Quick Facts

  • Jenday conures are sometimes referred to as Jendaya conures
  • The Jenday conure is believed to be the closest living relative of the now extinct Carolina parakeet, which was once native to the United States.

Jenday Conure

Aratinga Jandaya

Jenday ConureThe Jenday conure is one of the most common medium-sized conures, just below the sun conure in popularity, but not in personality or charm. The Jenday is a member of the Aratinga genus, which includes the sun, gold-capped, and half-moon (orange-fronted), blue-crowned and mitred conures, all charismatic, amiable and attractive birds. The Aratinga conures make great companions for someone wanting a large bird, but without the space to actually keep one. What these conures lack in bulk, they make up for in personality, intelligence, and affection.

The Jenday is the same shape and size as the sun conure, but its body is primarily green, with a bright orange and yellow head. The colorful head appears only in the mature bird, so you should cut a photo of an adult Jenday out of a book or magazine and display it next to your juvenile Jendays, which will be primarily green with mottled yellow heads until they are about 2 years old.

Native Region / Natural Habitat

The jenday conure is native to wooded habitats in northeastern Brazil.

Personality & Behavior

The Jenday is a playful cuddler and a superb family pet, able to bond with everyone in the house. This is a trusting bird, intelligent enough to learn simple tricks, and it can learn to talk, though it isn’t known as a highly proficient talker. The best attribute this bird has is its intense affection for its owners. This is a bird that is content to ride around on a shoulder all day, cuddled up to its owner’s neck. Fortunately, handfed Jendays are not known to become nippy and can maintain a strong bond with an owner during their 30-year lifespan.

Speech & Sounds

Like most conures, the Jenday is persistently noisy, with a raucous call that can disturb those with more sensitive hearing. It’s moderately loud, and shouldn’t disturb neighbors.

Care & Feeding

Jendays need an owner able to give them a great deal of time out of the cage. With some attention on a daily basis, even paired Jendays maintain their pet quality. If you don’t have another Jenday but want to get your bird a friend, you can pair this bird with a gold-capped, a sun, or even a blue-crowned conure, but make sure not to breed these birds — the pairing is for companionship only.

Keeping fit is an important part of keeping healthy, so an adequately sized cage is important, preferably with the dimensions of at least 36 inches long, 24 inches wide, and 24 inches high. Though this bird is similar in size to the cockatiel, it will not be happy in a cockatiel-sized cage. Confining a bird of this size and energy to an inadequate cage can lead to self-mutilation and general crankiness.

Jenday conures, like all conures, are notorious chewers, and need lots of wooden toys and branches to serve their chewing cravings. Indestructible toys, such as those made from acrylic, lava, and hard plastic are good too, but should make up a smaller percentage of the toys offered. A play gym and play stand is a must for this active bird, especially one with places to hang rope and toys. Finally, a solid swing made of tough material is a great addition to the Jenday’s environment.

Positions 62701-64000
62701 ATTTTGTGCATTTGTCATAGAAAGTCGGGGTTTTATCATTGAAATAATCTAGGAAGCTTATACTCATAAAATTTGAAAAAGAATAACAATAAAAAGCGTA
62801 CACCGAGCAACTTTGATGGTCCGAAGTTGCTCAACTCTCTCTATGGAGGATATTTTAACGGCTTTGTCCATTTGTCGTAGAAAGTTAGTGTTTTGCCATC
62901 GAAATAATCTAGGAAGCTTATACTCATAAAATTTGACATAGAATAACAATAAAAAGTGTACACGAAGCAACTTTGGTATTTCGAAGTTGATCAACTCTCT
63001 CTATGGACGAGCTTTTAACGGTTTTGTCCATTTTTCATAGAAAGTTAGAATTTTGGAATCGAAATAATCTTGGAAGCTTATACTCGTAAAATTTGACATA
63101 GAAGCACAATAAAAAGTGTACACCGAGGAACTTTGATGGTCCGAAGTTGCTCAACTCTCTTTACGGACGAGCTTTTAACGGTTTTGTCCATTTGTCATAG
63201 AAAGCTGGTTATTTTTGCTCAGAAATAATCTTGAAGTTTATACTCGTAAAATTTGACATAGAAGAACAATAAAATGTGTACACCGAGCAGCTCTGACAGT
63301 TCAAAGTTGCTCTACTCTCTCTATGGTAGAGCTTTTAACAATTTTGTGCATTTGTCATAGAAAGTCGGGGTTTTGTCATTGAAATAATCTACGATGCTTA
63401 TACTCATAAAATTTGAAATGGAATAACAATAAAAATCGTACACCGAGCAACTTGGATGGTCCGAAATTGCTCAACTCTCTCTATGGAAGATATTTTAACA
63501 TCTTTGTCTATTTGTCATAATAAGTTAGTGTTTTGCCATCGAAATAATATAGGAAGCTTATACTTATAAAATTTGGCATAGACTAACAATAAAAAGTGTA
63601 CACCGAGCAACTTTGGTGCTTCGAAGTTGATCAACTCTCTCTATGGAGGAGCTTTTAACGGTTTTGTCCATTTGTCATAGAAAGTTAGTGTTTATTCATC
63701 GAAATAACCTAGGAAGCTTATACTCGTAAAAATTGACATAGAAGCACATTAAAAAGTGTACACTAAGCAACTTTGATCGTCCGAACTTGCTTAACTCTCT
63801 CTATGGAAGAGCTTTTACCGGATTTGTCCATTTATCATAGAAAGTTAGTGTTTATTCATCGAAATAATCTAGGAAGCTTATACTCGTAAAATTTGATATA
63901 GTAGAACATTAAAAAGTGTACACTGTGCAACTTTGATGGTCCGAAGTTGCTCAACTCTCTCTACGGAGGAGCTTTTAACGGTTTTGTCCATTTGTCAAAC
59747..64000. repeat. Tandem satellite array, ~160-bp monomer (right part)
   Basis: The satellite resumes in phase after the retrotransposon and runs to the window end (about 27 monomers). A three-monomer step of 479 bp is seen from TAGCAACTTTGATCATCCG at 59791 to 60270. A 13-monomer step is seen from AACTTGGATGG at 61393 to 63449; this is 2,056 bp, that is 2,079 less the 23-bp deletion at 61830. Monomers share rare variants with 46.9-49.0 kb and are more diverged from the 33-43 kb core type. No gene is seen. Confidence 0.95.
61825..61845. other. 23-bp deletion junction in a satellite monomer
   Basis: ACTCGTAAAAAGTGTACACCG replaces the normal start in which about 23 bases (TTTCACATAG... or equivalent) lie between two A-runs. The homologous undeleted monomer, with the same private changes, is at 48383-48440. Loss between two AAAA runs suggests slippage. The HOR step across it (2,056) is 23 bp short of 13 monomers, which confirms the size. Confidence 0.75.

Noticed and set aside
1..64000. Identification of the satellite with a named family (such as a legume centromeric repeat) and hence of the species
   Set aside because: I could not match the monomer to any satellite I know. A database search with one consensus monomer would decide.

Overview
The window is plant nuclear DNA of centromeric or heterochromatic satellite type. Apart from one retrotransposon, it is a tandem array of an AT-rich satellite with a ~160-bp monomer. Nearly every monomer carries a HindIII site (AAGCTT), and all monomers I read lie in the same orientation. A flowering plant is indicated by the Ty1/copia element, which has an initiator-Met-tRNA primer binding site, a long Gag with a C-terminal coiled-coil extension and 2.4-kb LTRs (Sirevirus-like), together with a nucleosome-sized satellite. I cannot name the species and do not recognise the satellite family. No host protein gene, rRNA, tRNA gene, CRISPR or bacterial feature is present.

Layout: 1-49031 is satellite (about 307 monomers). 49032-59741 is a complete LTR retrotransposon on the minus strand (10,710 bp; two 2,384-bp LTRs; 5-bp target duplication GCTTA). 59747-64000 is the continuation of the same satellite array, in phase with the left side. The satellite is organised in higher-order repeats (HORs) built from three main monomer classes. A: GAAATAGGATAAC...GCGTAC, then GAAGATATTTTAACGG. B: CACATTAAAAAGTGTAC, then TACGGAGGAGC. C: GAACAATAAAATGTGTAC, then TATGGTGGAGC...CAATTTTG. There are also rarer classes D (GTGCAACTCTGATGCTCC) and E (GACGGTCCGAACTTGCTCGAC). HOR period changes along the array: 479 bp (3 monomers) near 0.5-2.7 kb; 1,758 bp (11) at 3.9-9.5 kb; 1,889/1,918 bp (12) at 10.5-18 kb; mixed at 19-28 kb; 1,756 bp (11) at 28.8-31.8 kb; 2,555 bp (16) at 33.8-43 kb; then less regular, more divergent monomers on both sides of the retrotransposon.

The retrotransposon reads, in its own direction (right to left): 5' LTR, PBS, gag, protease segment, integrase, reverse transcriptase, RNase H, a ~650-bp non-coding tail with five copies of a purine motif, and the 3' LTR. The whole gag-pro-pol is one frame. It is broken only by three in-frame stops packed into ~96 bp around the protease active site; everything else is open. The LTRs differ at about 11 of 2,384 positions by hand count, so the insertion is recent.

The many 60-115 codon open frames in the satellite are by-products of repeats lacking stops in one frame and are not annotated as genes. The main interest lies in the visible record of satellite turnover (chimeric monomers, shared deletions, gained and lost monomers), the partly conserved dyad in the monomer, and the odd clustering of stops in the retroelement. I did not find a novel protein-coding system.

Keeping a Jenday conure in good health isn’t difficult. Jendays are not picky eaters if they learn to eat a variety of foods when they’re weaning. Seeds and pellets and a wide variety of fruits and vegetables should be offered daily. This isn’t a bird known for obesity, but weight problems can occur if the bird is fed improperly and leads a sedentary lifestyle. Conures have busy beaks, which makes Lafeber foods a conure favorite. Lafeber’s Avi-Cakes, Pellet-Berries and Nutri-Berries offer balanced nutrition that appeals to a conure’s chewing needs.

Health & Common Conditions

Conures, including Jenday conures, can be prone to feather picking. If a complete medical exam rules out medical causes of feather plucking, boredom and/or lack of appropriate mental stimulation can be a cause. Offer your jenday conure an enriched environment with plenty of opportunities for play and foraging, as well as a staple supply of safe items to chew. Conures are also susceptible to Proventricular Dilatation Disease (PDD), Psittacine Beak and Feather Disease, Psittacosis, beak malocclusion and Aspergillosis. Regular health checkups by an avian veterinarian are crucial to your conure’s health, as they can help diagnose and treat many disease processes early on. 

Get a Jenday Conure

Before you get a Jenday conure, contact your local Fish and Wildlife commission to make sure that the Jenday is legal in your state without a permit, or obtain the proper licensing for the species. For example, people owning Jendays in New Jersey need a permit, according to the New Jersey Division of Fish and Wildlife. Jenday conures are available in some large pet stores, as well as from avian specialty stores and through bird breeders. They are also often available for adoption from avian rescue and adoption organizations.